Needing 24-hour supervision does not require one person to work for 24 hours.

Citing the example of security guards who typically work in shifts, Au suggested that foreign domestic workers can do the same:

"We seem to think that just because a family member needs round-the-clock care, so a domestic worker should be on hand 24 hours a day, seven days a week. This expectation immediately sets up the conditions for abuse — in terms of working hours at the very least."

Shift work will also allow workers who provide caregiving to take breaks. This is especially important since it has been shown that foreign domestic workers who are hired to care for the elderly are often overworked.

For elderly folks who suffer from ailments and require constant medical supervision, home nursing services, or nursing homes exist for this very reason — meeting the need for qualified care.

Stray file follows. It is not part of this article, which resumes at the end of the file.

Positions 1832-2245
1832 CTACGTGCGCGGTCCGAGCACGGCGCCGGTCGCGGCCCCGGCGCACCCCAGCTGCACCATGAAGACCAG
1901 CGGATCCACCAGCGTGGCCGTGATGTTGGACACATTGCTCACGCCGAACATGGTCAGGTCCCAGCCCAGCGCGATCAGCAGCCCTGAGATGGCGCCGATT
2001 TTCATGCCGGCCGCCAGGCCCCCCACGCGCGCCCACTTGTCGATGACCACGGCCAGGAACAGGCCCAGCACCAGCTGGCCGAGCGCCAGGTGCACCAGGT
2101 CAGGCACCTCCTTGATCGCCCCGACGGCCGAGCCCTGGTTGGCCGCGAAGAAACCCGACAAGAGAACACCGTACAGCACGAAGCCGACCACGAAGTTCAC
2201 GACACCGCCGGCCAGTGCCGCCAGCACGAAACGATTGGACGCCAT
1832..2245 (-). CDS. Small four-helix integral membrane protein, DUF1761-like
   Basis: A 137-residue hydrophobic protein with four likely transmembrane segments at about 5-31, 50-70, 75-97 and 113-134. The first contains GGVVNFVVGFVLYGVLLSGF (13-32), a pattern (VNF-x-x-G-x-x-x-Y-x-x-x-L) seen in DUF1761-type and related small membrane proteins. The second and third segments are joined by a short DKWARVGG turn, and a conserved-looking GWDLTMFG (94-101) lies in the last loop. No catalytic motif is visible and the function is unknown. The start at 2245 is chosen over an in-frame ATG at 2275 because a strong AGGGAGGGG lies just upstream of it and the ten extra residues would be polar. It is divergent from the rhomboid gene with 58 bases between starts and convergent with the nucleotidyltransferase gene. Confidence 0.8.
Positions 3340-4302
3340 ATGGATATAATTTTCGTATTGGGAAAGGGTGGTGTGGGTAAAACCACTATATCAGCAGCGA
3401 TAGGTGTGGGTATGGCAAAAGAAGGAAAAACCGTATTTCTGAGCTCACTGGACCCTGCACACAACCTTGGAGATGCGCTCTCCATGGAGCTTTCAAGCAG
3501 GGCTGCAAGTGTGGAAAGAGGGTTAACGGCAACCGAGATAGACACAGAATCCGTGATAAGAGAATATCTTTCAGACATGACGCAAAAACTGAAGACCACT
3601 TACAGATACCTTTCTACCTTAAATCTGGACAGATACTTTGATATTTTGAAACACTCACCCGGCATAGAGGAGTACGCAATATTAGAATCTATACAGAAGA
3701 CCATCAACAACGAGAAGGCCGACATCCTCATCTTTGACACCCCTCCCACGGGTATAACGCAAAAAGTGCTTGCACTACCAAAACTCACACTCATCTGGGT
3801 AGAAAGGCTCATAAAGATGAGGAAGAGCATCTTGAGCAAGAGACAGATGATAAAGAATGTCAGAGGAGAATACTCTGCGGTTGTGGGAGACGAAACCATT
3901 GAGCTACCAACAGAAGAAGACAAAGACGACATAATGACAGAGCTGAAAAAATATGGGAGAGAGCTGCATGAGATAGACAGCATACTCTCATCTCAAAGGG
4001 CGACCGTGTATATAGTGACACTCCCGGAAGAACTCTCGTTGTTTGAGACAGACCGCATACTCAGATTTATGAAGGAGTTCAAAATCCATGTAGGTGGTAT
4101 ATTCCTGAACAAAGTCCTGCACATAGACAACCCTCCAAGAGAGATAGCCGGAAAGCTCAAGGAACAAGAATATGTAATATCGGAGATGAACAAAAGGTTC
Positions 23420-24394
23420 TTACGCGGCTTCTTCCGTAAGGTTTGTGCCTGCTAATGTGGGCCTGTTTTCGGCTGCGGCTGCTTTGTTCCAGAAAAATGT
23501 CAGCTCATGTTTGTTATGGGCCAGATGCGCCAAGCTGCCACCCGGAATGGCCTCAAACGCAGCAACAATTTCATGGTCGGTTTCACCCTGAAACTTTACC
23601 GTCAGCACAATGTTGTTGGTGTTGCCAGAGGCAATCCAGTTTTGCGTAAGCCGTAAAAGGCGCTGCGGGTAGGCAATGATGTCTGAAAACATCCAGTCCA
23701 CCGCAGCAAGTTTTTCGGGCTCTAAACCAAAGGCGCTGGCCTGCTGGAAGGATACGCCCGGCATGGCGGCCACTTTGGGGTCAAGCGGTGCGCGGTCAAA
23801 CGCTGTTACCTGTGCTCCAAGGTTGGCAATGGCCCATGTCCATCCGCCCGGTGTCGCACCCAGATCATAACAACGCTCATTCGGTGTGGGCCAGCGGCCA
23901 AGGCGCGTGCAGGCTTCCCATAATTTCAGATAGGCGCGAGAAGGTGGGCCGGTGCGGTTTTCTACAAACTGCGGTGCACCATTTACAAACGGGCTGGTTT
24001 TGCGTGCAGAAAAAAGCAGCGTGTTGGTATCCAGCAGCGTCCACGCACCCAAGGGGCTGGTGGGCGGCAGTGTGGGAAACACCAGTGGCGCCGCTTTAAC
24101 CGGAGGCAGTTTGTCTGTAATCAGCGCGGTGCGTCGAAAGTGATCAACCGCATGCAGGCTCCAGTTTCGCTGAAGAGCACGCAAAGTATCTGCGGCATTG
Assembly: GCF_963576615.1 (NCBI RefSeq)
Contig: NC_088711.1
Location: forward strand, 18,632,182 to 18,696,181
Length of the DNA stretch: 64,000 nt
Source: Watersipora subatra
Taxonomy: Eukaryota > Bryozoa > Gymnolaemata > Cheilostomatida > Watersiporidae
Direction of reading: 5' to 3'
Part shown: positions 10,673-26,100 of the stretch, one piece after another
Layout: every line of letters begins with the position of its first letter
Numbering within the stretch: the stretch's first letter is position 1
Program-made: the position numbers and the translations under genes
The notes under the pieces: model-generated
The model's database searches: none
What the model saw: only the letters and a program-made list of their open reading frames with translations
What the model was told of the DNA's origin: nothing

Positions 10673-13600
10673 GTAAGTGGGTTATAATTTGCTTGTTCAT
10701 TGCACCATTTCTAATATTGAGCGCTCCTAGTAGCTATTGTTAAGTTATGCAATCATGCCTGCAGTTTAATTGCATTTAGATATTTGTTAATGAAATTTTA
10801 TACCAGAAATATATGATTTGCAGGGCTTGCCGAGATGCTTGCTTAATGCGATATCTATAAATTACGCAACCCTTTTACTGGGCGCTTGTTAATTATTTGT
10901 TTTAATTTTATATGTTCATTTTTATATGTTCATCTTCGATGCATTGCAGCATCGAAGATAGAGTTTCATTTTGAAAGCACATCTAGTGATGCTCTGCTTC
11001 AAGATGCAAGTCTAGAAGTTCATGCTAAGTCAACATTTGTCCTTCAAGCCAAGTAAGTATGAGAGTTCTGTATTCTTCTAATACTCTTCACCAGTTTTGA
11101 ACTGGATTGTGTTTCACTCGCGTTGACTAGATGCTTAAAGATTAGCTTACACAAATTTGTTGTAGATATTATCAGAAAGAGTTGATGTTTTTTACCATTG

"Where will foreign domestic workers live, if not with their employers?"

Housing poses a major roadblock, because current policies and infrastructure do not make it easy for foreign domestic workers to find accommodation outside their employers' house.

Au suggested having hostels for women built around town centres, or additional blocks within condominium compounds.

Past President of TWC2 John Gee, who spoke previously about allowing foreign domestic workers to live outside of their employers' house, told Mothership that they might not want to live in accommodation similar to the dormitories that male migrant workers currently live in.

"They'd want more privacy, but they'd also not want to suffer a net loss of income to cover living out. It would make sense for them to stay in places that gave them reasonably easy access to their workplaces."

Gee added that such an arrangement would have to part of an overhaul of policies which would require, among other things:

  • More social provision for elderly care.
  • Creating a new category of migrant care workers, with appropriate training and a system to evaluate their aptitude.